Nearly 30 years after David Christian created the discipline of big history at Macquarie University, the distinguished professor has taken it beyond classrooms and lecture theatres to a mass international audience with his new book, Origin Story.
And Microsoft founder and philanthropist Bill Gates has given it a ringing endorsement, placing the book – which is being translated into 16 languages - on his list of top five summer reads while also declaring Christian’s big history as his “favourite course of all time”.
Top 5: The Microsoft founder and philanthropist named Professor David Christian's new book Origin Story on his Best Books List which he publishes on gatesnotes.com.
“It tells the story of the universe from the big bang to today’s complex societies, weaving together insights and evidence from various disciplines into a single narrative,” says Gates.
There was a very good chance Gates would include the book on such a list, Christian says, given the business magnate is a long-time supporter and co-founded the Big History Project, an online course for high-school students.
Nevertheless, Gates’s support is not something Christian takes for granted.
“I am absolutely delighted and very grateful for his support,“ Christian says. “He spends a lot of time thinking about the state of the world and what things he can do with his vast resources to improve things.
“I’ve met him a few times, and each time we have had great, nerdy conversations. He reads very widely; his interest in books is absolutely genuine.”
Life, the universe and everything: David Christian believes what we do in the next 50 years will shape the future of our planet for thousands of year to come.
From the Big Bang to an uncertain future
Origin Story is so-called because in its bid for a grand, unifying narrative about the history of the universe and where humanity fits into it, it functions like the traditional origin stories of cultures around the world. Needless to say, there is no God creating the world in six days in Christian’s tome. Rather, in 300 pages, the book takes the reader on a journey over billions of years from the Big Bang through the emergence of humanity to today’s mass globalisation … and the question of what happens next.
Christian wants his book to spread the word about big history, because he believes a big-picture understanding of the biosphere and humans’ place in it can help tackle the momentous problems faced by the planet, such as climate change, declining biodiversity, extreme poverty and the threat of nuclear weapons.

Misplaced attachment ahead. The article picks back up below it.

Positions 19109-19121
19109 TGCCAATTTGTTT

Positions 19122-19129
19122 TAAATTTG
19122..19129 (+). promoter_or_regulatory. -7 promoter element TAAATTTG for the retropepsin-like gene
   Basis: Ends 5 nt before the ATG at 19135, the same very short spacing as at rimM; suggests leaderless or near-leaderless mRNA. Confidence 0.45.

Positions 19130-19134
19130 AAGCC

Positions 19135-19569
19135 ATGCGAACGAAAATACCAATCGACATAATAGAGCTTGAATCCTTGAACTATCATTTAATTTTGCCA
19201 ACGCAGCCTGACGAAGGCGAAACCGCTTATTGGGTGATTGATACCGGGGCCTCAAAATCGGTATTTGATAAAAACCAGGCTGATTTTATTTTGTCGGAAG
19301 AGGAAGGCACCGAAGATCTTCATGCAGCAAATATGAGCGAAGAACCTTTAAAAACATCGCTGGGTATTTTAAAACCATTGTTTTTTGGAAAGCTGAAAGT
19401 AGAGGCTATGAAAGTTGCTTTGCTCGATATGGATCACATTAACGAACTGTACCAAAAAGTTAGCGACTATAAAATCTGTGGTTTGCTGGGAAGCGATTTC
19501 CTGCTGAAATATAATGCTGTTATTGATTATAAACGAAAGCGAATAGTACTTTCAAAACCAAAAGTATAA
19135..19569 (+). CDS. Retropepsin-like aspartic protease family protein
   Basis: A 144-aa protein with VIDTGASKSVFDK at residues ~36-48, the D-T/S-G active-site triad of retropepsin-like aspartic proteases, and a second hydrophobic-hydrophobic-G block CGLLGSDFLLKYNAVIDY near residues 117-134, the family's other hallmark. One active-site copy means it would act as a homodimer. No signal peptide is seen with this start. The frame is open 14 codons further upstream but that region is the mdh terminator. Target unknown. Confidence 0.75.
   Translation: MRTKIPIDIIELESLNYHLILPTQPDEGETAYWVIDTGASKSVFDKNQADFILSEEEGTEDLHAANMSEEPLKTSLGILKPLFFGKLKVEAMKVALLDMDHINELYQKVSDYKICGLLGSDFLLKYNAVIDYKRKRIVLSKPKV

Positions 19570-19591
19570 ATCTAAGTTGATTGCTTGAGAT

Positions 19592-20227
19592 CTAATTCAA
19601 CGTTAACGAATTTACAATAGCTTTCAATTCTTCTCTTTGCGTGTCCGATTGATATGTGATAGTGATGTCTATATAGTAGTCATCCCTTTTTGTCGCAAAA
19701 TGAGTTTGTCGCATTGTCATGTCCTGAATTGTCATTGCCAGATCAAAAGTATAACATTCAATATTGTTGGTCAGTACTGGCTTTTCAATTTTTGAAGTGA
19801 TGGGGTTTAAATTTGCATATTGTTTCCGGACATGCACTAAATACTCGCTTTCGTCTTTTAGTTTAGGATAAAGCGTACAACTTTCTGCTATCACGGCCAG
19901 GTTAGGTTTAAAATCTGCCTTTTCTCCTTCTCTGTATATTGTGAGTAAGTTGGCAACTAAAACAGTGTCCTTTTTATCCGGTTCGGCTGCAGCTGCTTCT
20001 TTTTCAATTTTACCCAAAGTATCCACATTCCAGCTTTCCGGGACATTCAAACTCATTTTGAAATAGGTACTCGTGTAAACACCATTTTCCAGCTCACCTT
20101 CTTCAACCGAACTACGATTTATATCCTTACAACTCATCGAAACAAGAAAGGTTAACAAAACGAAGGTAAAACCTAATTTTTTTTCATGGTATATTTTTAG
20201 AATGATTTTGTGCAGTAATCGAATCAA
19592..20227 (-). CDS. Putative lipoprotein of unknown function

“The impact of humans has become so large that it threatens to transform the entire biosphere, and what we do in the next 50 years will shape the future of the entire biosphere, for thousands, maybe millions of years to come,” Christian says.
“That’s why in addition to the technical and detailed knowledge we learn, we also need this larger version in order to see these big problems in perspective.
“It is a dangerous time, but also a time of great opportunity. The staggering technological changes of the last 100 years are a very powerful sign of our creativity. The question is, can we use that technological creativity to build a better world.”
Spreading the word in 16 languages
Christian has previously published a book about big history - which draws knowledge from multiple disciplines including astronomy, cosmology, chemistry, biology, history and anthropology - for an academic audience. He hopes Origin Story will provoke wide interest outside academia – and beyond the 8.3 million people who have viewed the YouTube video of his 2011 Ted talk, The History of our World in 18 minutes.
“The book is being translated into 16 different languages across Europe, Asia and South America, so I hope it will generate interest in other countries as well,” Christian says.
In the meantime, back at Macquarie, times are exciting at the Big History Institute, says Christian. The institute is building a new online syllabus called Big History School, which will adapt the big history syllabus for students beyond the 12 to 14 year olds targeted by the Big History Project. “I hope this will set us up to adapt the syllabus to many different environments and languages, and we’re also building syllabi for primary schools for the first time,” he says.
“What big history does is help students look at the world with a wide angle lens. The details that are so important within particular disciplines can vanish, and that can leave you with a sense of loss, but what happens is you see new things.”
Through the Gates-funded project, big history is taught in about 1000 high schools across the United States and about 200 in Australia, with the number continually increasing, albeit by one school at a time, says Christian. He would love to see it taught across the world – in China, India, Latin America, Africa - but such an expansion would need a lot more resources and money.
“I think young people, my grandchildren, they will need a global vision because the big problems that affect the entire biosphere can’t be understood if you approach them from a nationalistic framework or from the perspective of a particular discipline,” Christian says.
“It’s a bit like the jumbo 747 you’re flying on is being piloted by a five-year-old child who doesn’t know what they’re doing – we are piloting a huge and powerful machine, and we need to learn very quickly how to land it safely.”